by Matt Long
Posted April 11, 2010, 3:53 PM
In the orange lighting of his lab, Tony Reynolds is keeping an eye on his students. The mechanical engineering professor at the University of South Carolina is studying an experimental form of welding that could soon change how military vehicles are built.
Called friction-stir welding, it eliminates the need for melting metal to create joints. It was invented by scientists at the United Kingdom's Welding Institute in 1992 and has since caught the eye of several high-profile groups, including NASA and the Office of Naval Research.
"If you were to take two pieces of very clean metal and just stick them together, and maybe rub them so there's no oxygen and no oxide on the surface of the metal, they will form a weld," Reynolds explains.
The team's work is financed by aircraft manufacturers and the federal government, both of which have continued to invest in the technology despite the recession.
Federal research funding grew at a rapid pace in the past fiscal year. USC's office of Sponsored Awards Management says the College of Engineering and Computing has received more than $19 million in federal research grants so far this year, up $6 million from the same point in 2009.
The rate easily eclipsed other schools at the university. Overall, USC lost $17 million (14%) in federal grants from 2009 to 2010. Among the four major research colleges (Arts & Sciences, Engineering and Computing, Medicine, Public Health), only Arts & Sciences saw increased funding, up about 1 percent over 2009.
School officials say the consistent growth was partly due to stimulus funds that focused on energy efficiency, an area where the College of Engineering & Computing has invested heavily.
"They've been very strategic," said Stephen Kresovich, the University's Vice President of Research and Graduate Education. "They've recruited very well and have strong vision."
"Ultimately, they're looking to solve problems," Kresovich explained, "It's sort of like, 'imagine it, then do it.' Engineering's responsible for doing it."
Even the college's interim dean is involved with federal Defense Department research. Harry Ploehn conducts research into nanocomposites, when he isn't handling the school's administration. Ploehn works to make capacitors smaller and better at conducting electric currents by using synthetic polymers created at the nano-level.
"Right now the amount of batteries that soldiers carry is 20 or 30 pounds," Ploehn said, "Just to reduce the weight and volume of the material that the individual soldiers have to carry on the battlefield would be a big advantage."
Ploehn says universities like South Carolina are an important part of technology research. He said students often can focus on projects that larger companies are unwilling to tackle.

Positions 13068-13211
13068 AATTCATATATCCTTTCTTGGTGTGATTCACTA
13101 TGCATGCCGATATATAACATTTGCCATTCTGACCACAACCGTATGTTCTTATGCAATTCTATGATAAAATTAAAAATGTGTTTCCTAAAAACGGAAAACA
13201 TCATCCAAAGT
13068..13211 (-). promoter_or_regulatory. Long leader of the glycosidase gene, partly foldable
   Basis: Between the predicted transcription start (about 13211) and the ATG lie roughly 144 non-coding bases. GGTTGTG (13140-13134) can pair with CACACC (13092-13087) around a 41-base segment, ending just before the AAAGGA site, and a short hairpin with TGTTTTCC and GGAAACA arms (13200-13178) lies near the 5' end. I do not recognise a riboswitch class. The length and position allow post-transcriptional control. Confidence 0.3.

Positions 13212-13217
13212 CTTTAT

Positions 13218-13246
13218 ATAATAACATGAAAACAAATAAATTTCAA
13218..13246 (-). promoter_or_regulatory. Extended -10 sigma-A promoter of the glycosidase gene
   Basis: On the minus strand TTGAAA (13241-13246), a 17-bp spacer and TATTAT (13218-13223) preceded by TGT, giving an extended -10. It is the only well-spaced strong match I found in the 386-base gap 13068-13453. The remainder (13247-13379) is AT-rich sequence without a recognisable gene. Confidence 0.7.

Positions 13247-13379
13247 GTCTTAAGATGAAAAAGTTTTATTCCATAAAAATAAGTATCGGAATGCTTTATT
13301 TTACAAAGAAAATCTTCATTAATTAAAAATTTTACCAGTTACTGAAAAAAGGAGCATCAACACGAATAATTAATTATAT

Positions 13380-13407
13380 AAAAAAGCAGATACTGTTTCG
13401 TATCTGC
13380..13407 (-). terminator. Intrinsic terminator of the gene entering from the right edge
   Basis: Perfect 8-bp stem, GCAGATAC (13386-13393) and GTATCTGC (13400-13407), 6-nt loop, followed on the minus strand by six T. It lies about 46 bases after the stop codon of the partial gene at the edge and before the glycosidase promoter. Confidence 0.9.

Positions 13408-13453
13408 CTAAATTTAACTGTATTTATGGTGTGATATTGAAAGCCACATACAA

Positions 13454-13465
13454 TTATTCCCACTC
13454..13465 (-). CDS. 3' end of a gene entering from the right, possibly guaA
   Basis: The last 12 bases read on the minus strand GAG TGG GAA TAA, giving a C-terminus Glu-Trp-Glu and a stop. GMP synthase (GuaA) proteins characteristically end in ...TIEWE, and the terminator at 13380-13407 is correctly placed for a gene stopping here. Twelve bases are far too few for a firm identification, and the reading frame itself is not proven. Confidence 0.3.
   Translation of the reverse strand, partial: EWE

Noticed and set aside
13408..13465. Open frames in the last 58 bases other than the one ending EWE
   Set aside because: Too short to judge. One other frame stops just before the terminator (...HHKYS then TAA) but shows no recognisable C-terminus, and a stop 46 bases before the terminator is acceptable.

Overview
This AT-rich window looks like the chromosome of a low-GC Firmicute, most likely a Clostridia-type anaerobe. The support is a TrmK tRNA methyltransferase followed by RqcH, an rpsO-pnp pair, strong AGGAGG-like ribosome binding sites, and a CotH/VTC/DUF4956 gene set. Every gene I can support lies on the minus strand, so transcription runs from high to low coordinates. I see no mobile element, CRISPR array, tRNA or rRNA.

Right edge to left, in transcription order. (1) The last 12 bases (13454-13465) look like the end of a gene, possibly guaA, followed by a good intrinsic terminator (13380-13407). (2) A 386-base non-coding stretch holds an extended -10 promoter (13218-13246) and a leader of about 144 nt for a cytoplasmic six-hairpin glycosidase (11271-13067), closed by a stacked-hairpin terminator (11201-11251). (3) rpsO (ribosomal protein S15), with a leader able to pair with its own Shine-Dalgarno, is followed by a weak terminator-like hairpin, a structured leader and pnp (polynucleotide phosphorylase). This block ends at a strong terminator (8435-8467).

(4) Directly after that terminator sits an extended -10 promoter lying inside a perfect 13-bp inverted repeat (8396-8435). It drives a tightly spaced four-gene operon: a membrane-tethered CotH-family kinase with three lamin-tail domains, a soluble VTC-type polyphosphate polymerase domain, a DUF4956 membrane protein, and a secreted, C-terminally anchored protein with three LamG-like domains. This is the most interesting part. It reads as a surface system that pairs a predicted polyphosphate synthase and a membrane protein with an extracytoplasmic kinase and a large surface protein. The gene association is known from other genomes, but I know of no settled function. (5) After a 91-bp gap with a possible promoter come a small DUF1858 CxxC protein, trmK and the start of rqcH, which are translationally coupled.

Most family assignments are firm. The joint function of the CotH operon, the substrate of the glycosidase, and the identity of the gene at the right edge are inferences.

"Companies are there, ultimately, to make money, and so their focus is shorter term," Ploehn said. "Universities, because of the way they're set up... it's much longer term. It's much more fundamental and there's not the time pressure to produce a result for the shareholder or for the venture capitalist."
Reynolds thinks the reason for the government's interest in universities may be even simpler than that.
"Compared to getting work done at, say, Boeing or Lockheed-Martin, we're cheap," Reynolds said. "Grad students come cheap and they don't have to pay for my time, either."
The growth in 2010 was exceptional, but Ploehn says he expects federal grants will decrease next year as stimulus funds expire. He was optimistic about the future, however, saying the Engineering School's recent work put it in excellent shape for future grants.
Back in the lab, Reynolds's team was testing how well an aluminum-lithium alloy would weld while under heavy force. Using equipment and monitoring computers that look as if they came off a Star Trek set, they hoped to find the limits for a type of weld that could eventually be used in aircraft construction.
They reached it. An excess amount of "flash" material along the edge of the finished metal alerted Reynolds of the problem. The forces involved in this particular experiment were too much for an effective weld. The team's next step will be re-examining the data to determine the exact impact of the force on the weld.
But Reynolds personally is already writing more grant applications. He says friction stir welding research will expand quickly as the Welding Institute's patent expires next year.
"If we don't bring in money, we can't do the research," he noted.
Such logic drives Reynolds, Ploehn, and other professors in the college. After all, millions of dollars and the lives of soldiers are at stake.